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Tue, Apr 18, 2023

Plus-Sized Air Traveler Demands Special Accommodations

Petitions for Free Airline Seats (and More) for the Overweight

In a Change.org petition titled Demand for the FAA to Protect Plus-Sized Customers, Jae'lynn Chaney, an internet content creator from Vancouver, Washington, set forth a spate of demands calling for commercial airlines to make extensive and one-sided concessions to larger air-travelers.

Ms. Chaney states in her petition: "Air travel should be comfortable and accessible for everyone, regardless of size. As plus-size travelers, my partner and I have unfortunately experienced discrimination and discomfort while flying."

Chaney elaborates: "During a flight from Pasco to Denver, my fiancé was subjected to hateful comments, disapproving looks, and even [a] refusal to sit next to them, amounting to discrimination. Similarly, on another flight, I was forced to occupy only one seat with immovable armrests that caused me pain and bruises. … Being forced to occupy only one seat can result in pain and vulnerability to poor treatment from fellow passengers.”

Ms. Chaney acknowledges the accommodations she seeks will, if implemented, come at a price, and asserts comfort, safety, and dignity are worth a degree of added cost. She is decidedly less clear, however, about whom, exactly, would be responsible for footing subject added costs, stating:  "It is difficult to provide a one-size-fits-all answer to the question of who will pay for the policies mentioned in the petition.”

Resuming a tenor of certitude, Chaney declares: "However, what is clear is that the mistreatment and discrimination of plus-size travelers is unacceptable and must be addressed. … The airline industry has a responsibility to provide a safe, comfortable and inclusive environment for all passengers, regardless of their size."

Clearly ignorant of the exacting logistics and economies by which airlines operate and the razor-thin margins by which air-carriers’ profits and losses are separated, Ms. Chaney suggested: "Many airlines also oversell a percentage of seats on flights, resulting in available seats that could be used to accommodate passengers who need additional room.”

Chaney added: "Implementing policies to accommodate plus-size passengers may come with associated costs, but these costs must be weighed against the benefits of creating a more welcoming and inclusive travel experience."

After the modern fashion of conflating feelings, rights, and legality, Chaney favors the notion of government involvement in private industry, positing:  "Additionally, the government may have a role to play in funding or incentivizing these policies, as part of its responsibility to promote accessible and equitable transportation for all citizens. … In the end, the question of who will pay for these policies should not be a barrier to taking action."

In point of fact, the question of who will pay for these policies is of singular salience. American taxpayers would be wholly within their rights to protest were Congress to tax them further for purpose of subsidizing airline seats for the obese.

Nevertheless, Chaney’s petition calls for the FAA to develop and codify guidelines requiring airlines to provide corpulent passengers free amenities such as alternate seating arrangements, seat-belt extenders, and larger seats. Chaney goes so far as to demand free extra seats for plus-sized individuals.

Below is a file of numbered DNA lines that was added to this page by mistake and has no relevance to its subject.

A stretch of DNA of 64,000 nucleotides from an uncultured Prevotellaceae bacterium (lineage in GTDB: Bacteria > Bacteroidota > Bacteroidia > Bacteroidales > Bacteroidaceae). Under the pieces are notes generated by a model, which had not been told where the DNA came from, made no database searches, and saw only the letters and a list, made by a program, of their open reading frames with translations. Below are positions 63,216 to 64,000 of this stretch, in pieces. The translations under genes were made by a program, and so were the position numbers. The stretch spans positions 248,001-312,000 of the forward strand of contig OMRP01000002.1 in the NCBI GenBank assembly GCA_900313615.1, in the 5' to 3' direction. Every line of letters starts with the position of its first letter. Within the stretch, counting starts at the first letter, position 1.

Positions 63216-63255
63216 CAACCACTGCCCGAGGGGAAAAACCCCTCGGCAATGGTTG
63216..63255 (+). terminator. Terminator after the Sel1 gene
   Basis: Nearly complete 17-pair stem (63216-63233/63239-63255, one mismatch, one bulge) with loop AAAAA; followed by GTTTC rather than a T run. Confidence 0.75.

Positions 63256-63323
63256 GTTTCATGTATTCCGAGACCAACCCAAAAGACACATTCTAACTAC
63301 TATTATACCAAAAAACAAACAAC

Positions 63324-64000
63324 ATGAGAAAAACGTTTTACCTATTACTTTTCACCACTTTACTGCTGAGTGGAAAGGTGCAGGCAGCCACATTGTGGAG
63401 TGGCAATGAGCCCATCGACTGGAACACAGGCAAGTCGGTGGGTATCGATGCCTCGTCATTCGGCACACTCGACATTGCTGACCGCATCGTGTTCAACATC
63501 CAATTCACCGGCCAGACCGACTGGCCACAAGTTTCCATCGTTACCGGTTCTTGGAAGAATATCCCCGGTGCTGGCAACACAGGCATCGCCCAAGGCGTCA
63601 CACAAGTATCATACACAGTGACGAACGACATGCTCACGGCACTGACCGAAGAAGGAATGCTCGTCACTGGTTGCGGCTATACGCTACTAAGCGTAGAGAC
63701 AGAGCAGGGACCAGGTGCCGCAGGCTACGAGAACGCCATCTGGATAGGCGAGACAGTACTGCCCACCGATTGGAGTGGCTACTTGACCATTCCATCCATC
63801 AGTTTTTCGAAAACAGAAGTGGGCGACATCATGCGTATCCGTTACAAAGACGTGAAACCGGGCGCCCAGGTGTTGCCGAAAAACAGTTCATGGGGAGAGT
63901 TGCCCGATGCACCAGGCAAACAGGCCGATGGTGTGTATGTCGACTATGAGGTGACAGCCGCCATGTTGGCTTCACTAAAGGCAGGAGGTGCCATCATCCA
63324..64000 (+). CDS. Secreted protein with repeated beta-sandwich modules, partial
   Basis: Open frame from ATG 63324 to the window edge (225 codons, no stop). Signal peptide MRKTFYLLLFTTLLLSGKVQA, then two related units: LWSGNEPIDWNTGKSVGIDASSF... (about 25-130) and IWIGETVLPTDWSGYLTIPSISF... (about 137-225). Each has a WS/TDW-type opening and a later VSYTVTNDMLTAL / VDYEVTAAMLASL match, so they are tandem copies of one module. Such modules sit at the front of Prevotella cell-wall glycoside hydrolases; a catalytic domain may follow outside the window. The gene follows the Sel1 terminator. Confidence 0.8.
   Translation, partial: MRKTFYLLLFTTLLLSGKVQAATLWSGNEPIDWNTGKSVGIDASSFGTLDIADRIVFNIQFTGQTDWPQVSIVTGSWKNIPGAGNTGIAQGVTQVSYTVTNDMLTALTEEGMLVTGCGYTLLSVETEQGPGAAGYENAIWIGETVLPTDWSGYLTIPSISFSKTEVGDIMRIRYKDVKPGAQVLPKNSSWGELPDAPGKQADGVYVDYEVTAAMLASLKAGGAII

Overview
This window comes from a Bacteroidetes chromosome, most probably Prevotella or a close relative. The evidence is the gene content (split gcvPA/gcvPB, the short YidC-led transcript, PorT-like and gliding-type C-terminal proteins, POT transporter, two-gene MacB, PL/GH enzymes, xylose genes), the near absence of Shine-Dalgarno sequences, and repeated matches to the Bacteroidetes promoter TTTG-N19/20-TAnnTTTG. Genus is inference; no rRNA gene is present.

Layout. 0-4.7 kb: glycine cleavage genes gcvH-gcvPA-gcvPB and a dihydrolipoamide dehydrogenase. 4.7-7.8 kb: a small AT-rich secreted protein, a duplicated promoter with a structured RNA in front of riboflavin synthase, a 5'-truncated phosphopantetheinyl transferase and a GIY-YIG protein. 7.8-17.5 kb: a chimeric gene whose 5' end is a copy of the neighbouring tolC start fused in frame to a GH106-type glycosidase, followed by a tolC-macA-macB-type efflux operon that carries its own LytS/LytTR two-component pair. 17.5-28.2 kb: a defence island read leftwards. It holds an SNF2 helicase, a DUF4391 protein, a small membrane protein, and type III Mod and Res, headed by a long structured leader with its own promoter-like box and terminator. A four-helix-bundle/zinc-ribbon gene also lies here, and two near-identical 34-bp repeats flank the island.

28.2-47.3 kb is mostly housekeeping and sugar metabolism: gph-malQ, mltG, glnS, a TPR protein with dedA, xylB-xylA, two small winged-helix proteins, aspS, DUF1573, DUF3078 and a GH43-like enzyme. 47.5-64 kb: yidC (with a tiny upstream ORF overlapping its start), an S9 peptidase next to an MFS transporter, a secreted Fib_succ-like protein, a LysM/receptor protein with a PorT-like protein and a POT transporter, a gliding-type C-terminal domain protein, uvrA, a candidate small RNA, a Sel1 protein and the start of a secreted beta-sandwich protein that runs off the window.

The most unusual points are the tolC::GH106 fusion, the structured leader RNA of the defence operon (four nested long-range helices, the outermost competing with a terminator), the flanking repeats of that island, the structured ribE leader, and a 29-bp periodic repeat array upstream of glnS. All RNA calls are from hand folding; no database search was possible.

"All plus-size passengers should be provided with an extra free seat, or even two or three seats depending on their size, to accommodate their needs and ensure their comfort during the flight," Chaney declares, adding: airlines should "offer a refund for plus-size passengers [who] purchase additional seats independently."

Chaney’s petition further seeks to require airlines to create alternate standards for booking, check-in, boarding, and flight procedures for large air-travelers—to include priority boarding, additional airport assistance, larger aircraft lavatories, and special training by which airline employees would ostensibly be taught the finer points of wrangling overweight passengers.

Chaney writes: "Airlines and government agencies that regulate the airline industry must train all employees on how to accommodate plus-size travelers, including handling sensitive situations and providing appropriate customer service.”

Chaney notes in her petition: "discrimination of plus-size travelers during Transportation Security Administration (TSA) screenings is another major issue that must be addressed."

She adds: "It's time for the airline industry to take a stand and commit to creating a more inclusive and accommodating environment for all passengers. Join us in demanding that the FAA take action to protect plus-size travelers."

Stating she travels “frequently” for business, Chaney contends she and other obese airline passengers "have all experienced the ‘look’ we get from other plane passengers who are hoping that we don’t get [seated] next to them." She further alleges: "We are made to feel as if we don’t belong on planes and that travel isn’t for us. The hostility toward plus size people is amplified when we are on planes, and even though we are paying customers just like anyone else, we are often treated poorly."

"Even if we've purchased two seats, we are still subjected to rude comments or stares from other passengers or airline staff,” Chaney bawled.

The air-transport industry, passenger and cargo alike, is governed by non-negotiable physical principles—among the most critical of which is mass. Every pound an aircraft conveys skyward represents expenditures of fuel and capacity which add-up with dizzying swiftness and complexity. Every seat on every airliner amounts to a quantifiable number of revenue-passenger-miles—the operative term being revenue. 

FMI: www.bts.gov/air-fares

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